# Finding Primes in Java

I have a prime-finding class here that needs improvement.

Sample result:

Number of primes?
10
2  3  5  7  11 13 17 19 23 29
Total calculation time: 6 milliseconds
Calculation time per number: 0.6 milliseconds


As more prime numbers are calculated, the calculation time per number increases.

100 primes:

Number of primes?
100
2   3   5   7   11  13  17  19  23  29
31  37  41  43  47  53  59  61  67  71
...
419 421 431 433 439 443 449 457 461 463
467 479 487 491 499 503 509 521 523 541
Total calculation time: 23 milliseconds
Calculation time per number: 0.23 milliseconds


1000 primes:

Number of primes?
1000
2    3    5    7    11   13   17   19   23   29
31   37   41   43   47   53   59   61   67   71
...
7727 7741 7753 7757 7759 7789 7793 7817 7823 7829
7841 7853 7867 7873 7877 7879 7883 7901 7907 7919
Total calculation time: 269 milliseconds
Calculation time per number: 0.269 milliseconds


Main class

import java.util.NoSuchElementException;
import java.util.Scanner;

public class Main {

public static void main(String[] args) {
Scanner sc = new Scanner(System.in);
System.out.println("Number of primes?");
boolean validInput = false;
int i = 0;
while (!validInput) {
try {
i = sc.nextInt();
validInput = true;
} catch (NoSuchElementException e) {
// validInput stays false
System.out.println("That's not an integer. Try again:");
sc.next();
}
}
boolean warning = false;
if (i > 50000) {
System.out
.println("The program will not allow this many primes to be calculated!");
sc.close();
return;
} else if (i > 20000) {
System.out.println("WARNING! Large amount of memory is needed!");
warning = true;
}
if (i > 6400) {
System.out
.println("WARNING! It will take more that 2 millisecond per number for calculation!");
warning = true;
} else if (i > 3450) {
System.out
.println("WARNING! It will take more that 1 millisecond per number for calculation!");
warning = true;
}
if (i > 6650) {
System.out
.println("WARNING! It will take more that 15 seconds for calculation!");
warning = true;
}
if (warning) {
System.out.println("Are you sure you want to continue? (Y/N)");
while (true) {
String yn = sc.nextLine();
if (yn.equalsIgnoreCase("Y")) {
break;
} else if (yn.equalsIgnoreCase("N")) {
sc.close();
System.out.println("Bye!");
return;
}
}
}
long l = System.currentTimeMillis();
Prime p = new Prime(i);
printSortedLongArray(p.getPrimes(i));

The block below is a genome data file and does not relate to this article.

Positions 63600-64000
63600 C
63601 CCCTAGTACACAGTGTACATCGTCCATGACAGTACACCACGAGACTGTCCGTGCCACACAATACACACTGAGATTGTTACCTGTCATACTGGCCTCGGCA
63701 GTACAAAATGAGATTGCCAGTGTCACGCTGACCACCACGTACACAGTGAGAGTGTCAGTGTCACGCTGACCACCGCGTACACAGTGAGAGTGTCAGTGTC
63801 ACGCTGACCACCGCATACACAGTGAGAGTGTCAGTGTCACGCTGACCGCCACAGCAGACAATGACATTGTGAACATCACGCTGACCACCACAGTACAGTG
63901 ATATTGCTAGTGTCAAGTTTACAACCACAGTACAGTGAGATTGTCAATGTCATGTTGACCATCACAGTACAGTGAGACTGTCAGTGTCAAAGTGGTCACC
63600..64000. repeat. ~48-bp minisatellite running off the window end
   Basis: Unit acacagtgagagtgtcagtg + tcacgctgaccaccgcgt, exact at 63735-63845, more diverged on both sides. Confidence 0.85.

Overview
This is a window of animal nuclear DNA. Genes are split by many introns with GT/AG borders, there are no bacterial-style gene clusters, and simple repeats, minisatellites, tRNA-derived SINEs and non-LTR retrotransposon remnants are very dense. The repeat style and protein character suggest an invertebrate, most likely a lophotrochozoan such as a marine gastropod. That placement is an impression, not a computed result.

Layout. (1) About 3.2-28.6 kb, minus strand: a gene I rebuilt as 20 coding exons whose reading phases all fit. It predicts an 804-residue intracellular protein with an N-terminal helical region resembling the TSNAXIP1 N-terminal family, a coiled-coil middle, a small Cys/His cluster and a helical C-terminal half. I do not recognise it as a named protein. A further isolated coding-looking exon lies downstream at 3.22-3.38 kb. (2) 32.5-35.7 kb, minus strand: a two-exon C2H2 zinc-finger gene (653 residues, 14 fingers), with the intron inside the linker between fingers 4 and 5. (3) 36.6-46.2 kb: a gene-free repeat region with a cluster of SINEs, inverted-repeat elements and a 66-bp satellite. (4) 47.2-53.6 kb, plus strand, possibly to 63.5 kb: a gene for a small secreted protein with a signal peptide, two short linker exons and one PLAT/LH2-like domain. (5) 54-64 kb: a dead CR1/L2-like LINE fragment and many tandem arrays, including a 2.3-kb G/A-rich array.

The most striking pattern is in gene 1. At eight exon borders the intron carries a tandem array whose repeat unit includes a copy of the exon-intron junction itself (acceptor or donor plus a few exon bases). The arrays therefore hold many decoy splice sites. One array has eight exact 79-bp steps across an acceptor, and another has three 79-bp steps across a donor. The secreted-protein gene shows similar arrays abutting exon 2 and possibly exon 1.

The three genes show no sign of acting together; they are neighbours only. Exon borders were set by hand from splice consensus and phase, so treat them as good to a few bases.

long timeNow = System.currentTimeMillis();
System.out.println("Total calculation time: " + (timeNow - l)
+ " milliseconds");
System.out.println("Calculation time per number: "
+ ((timeNow - l) / (double) i) + " milliseconds");
System.out.println("Bye!");
sc.close();
}

public static void printSortedLongArray(long[] a) {
long nums = 0;
int len = Long.toString(a[a.length - 1]).length();
for (long l : a) {
System.out.print(l);
nums++;
if (nums % 10 == 0) {
System.out.println();
continue;
}
for (int i = Long.toString(l).length(); i <= len; i++) {
System.out.print(" ");
}
}
if (nums % 10 != 0) {
System.out.println();
}
}
}


Prime class

import java.util.LinkedList;
import java.util.List;

public class Prime {

long[] primes;

public Prime(int max) {
primes = new long[max];
int j = 0;
for(long i = 1; j < max; i++) {
if(isPrime(i)) {
primes[j] = i;
j++;
}
}
}

public long[] getPrimes(int max) {
return primes;
}

public static boolean isPrime(long l) {
return l != 1 && getFactors(l).length == 2;
}

public static long[] getFactors(long l) {
for(long i = 1 ; i <= l / 2 ; i++) {
if(l % i == 0) {
}
}
long[] result = new long[list.size()];
int len = list.size();
for(int i = 0; i < len; i++) {
result[i] = list.get(i);
}
return result;
}
}


My questions:

1. Is there a better way of doing this? If so, how?
2. Is the separate Prime class necessary?

Any criticism is welcome!

-
This post was mentioned on meta. – RubberDuck Aug 4 '14 at 12:21

Is there a better way of doing this? If so, how?

Yes, there is. Your current algorithm is $O \left( n + \left( n \times \dfrac{n}{2} \right) + \left( \dfrac{n}{2} \right) \right)$, or $O(n^{2})$. (The first $n$ is the iterating of the numbers, the $\left( n \times \dfrac{n}{2} \right) + \left( \dfrac{n}{2} \right)$ is the time complexity of a triangular number.)

If you use the Sieve of Eratosthenes, which works like this...

(image courtesy of linked Wikipedia article)

you get $O \left(n \left( \log n \right) \left( \log \log n \right) \right)$, which is faster. See this Stack Overflow question on how the time complexity was determined.

-
The sieve-of-eratosthenes is a much better strategy, especially when you want to find many primes. – 200_success Aug 3 '14 at 0:35
But how am I supposed to determine the number of primes that a number will produce? e.g. Input was 10, so what number do I set as max? – TheCoffeeCup Aug 3 '14 at 1:27
There is no deterministic formula for the number of primes below n. Furthermore, the "density" of primes decreases with n (but is always positive), and so it will always take longer and longer to find more primes. – mleyfman Aug 3 '14 at 1:55
@mleyfman A reasonable estimate of the size of the sieve needed is 1.4 max ln(max), where the factor of 1.4 inflates the estimate generously. – 200_success Aug 3 '14 at 10:31